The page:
Being a music fan has its perks. You get your own set of orchestra running in your head whenever you want, wherever you want, and no matter what is going on around you. You have a song for everything; for me, even in the saddest of situations.
So, when I heard about the Lahore Music Meet’s latest edition, I knew where I had to be at.
Two days of all things music, the festival was a treat for music fanatics as well as crowds of (mostly young) people showing up despite what Lahore had lately gone through.
To start with, the entry to the event was free. Here, the organisers played smart: Because they knew Lahore and their crowd, getting us in was not a hassle. We just needed to show some sort of identification — they asked for our phone number (be ready for Ashraf Tank service messages and other shady stuff I should not be talking about here). We entered and saw a good police presence at the entrance — both male and female cops.
When I entered the venue —Alhamra on The Mall — it was lunch time, so pehle pait pooja fer kamm dooja!
Looking at the familiar façade of Alhamra, this time solely for music, had its own high. The place was well lit, and here I would like to convey my love for the artwork that was on show. It was simply amazing. Was it a small diary, the badges, t-shirts, backdrops, wall hangings, or the colours with the people doing what they were! It was pleasing to the eye.
The organisation was commendable. Things were happening. Timelines were being followed. Though the event started a bit late on the first day, no one was complaining. All of Alhamra was oozing and screaming music. In Hall 1, we had the veterans and legends talking about their struggles, what they did, what to do, what not to do, how it’s like. The conversation was going on on a light and casual note where we tended to enjoy and feel what they had felt. People like Sajjad Ali and Ali Azmat, having a career spanning over decades, sitting there, telling us that they had seen it all, the hard times, the not-so-hard times. There were times when they were all out but they kept going.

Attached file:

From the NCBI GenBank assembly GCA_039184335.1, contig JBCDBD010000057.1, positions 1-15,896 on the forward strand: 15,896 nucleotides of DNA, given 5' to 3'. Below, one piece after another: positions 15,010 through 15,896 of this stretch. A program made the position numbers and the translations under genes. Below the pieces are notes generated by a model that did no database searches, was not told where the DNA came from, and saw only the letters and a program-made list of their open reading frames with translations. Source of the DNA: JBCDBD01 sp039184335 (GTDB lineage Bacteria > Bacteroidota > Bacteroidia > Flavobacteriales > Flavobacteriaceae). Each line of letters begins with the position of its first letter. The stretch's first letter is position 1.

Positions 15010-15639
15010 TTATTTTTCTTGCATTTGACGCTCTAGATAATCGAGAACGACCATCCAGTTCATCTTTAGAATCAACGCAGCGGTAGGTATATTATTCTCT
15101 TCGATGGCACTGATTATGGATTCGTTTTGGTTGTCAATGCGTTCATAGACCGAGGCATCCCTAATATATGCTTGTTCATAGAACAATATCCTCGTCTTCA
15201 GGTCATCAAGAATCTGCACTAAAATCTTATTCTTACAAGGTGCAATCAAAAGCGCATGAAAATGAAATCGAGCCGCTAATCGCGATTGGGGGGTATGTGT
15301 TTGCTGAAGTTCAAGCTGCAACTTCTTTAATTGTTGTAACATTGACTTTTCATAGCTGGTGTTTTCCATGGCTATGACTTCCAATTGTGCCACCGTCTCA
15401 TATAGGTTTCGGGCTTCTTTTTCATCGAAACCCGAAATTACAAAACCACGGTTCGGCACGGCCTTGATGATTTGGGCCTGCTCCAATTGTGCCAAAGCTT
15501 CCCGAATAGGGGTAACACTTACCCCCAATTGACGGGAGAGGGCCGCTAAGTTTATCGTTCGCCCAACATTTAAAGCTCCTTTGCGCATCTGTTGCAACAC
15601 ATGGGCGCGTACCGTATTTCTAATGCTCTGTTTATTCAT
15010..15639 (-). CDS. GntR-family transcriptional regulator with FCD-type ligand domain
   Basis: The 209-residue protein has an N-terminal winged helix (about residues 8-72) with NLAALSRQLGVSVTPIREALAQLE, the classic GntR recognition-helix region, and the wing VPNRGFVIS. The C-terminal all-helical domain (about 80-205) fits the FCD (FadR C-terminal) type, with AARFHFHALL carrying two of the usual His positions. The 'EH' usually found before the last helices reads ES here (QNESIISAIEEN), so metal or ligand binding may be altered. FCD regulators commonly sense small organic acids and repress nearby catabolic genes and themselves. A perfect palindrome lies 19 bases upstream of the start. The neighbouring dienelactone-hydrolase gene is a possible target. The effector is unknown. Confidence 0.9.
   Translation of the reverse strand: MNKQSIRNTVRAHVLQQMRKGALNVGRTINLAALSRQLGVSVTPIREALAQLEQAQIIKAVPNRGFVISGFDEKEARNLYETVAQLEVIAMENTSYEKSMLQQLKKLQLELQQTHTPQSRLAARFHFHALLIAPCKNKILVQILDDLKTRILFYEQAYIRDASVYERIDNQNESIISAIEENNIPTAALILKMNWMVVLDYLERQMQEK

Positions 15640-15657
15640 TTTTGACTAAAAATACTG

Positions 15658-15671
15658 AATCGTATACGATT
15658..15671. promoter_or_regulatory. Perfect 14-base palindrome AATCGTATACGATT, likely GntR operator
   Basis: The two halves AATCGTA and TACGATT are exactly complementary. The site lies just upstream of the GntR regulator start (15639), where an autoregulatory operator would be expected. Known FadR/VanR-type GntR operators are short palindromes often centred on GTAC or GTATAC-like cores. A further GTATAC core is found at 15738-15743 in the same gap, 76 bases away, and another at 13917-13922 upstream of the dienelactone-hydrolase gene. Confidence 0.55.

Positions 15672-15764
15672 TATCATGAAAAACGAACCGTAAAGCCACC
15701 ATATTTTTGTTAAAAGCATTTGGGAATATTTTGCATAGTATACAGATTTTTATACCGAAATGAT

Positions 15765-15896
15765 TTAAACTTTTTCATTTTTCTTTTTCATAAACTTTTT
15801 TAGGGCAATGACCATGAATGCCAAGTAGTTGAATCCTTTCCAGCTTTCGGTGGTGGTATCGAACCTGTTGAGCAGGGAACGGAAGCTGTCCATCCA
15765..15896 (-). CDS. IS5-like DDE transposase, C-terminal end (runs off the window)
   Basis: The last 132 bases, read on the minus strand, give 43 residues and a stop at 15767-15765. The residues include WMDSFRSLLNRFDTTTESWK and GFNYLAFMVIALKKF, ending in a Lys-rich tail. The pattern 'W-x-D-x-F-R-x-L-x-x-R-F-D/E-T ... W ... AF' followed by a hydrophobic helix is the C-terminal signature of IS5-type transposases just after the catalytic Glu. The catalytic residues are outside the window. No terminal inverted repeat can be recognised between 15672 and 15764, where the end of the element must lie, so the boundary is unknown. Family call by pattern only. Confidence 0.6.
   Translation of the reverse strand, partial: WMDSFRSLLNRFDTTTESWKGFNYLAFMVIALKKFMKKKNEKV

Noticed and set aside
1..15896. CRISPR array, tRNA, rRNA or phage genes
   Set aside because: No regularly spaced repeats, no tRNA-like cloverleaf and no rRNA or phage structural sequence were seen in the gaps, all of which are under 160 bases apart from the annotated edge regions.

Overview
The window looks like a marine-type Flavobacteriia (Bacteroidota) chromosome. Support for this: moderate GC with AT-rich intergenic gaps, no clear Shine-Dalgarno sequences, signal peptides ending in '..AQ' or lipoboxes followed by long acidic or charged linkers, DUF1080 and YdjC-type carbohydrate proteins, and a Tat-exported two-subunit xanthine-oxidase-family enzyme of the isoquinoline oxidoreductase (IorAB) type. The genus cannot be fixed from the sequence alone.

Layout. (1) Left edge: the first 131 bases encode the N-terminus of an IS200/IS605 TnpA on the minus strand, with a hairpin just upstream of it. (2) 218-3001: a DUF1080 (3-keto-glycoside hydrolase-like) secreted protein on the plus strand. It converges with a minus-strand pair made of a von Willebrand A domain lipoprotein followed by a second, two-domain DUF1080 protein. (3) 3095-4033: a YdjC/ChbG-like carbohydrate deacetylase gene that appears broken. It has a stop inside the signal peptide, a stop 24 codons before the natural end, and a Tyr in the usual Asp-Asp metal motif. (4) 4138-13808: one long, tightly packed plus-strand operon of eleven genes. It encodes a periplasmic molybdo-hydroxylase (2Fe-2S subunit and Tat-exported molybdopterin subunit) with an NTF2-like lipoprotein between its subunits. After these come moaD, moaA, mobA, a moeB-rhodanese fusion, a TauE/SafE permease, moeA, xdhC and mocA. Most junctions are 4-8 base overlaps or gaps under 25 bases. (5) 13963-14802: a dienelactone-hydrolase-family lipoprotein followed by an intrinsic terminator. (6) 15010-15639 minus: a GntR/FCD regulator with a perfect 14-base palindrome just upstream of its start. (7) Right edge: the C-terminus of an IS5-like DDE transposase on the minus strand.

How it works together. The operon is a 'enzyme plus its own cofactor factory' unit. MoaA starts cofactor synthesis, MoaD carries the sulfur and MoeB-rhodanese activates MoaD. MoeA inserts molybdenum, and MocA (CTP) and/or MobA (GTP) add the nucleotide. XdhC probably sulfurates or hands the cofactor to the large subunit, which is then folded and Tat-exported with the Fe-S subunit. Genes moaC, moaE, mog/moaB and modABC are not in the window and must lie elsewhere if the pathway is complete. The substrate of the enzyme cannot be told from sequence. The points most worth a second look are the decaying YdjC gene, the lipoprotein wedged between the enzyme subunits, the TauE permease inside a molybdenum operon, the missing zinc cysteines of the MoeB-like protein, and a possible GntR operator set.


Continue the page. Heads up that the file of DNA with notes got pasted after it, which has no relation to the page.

Then we had these underground — and some not-so-underground — bands inside Hall 2 performing nonstop to a full house, I tell you. (Did I say how hard it was to park my car that day?) There were workshops going on in Hall 3 where the people were telling us how to use bass, and what not, while the gallery had put up an art exhibit.
There were colours everywhere — it felt like basant. Little tents had been set up in the middle where you could relax, sit down, play, or listen to music. People were also playing ludo.
All in all, it was a haven for people who love music as well as those who ‘live’ music. In case you missed it, you missed it big time. I hope the next year they take it to the next notch because this event has the potential and, oh boy, was the team taking full advantage of that.
One thing I missed was the score of people; I expected to see more. There was room for more people, and I have friends who wanted to come but weren’t aware of the development and so made other plans instead. If only the LMM had marketed a tad better, we would have seen more crowds.
Day 1 ended with a grand performance by Ali Suhail, and day 2 was knotted off by the maestro himself Javed Bashir. The effort that was placed behind a music festival was beaming in the faces of the people who were walking away from the event, hopefully to return to LMM next year.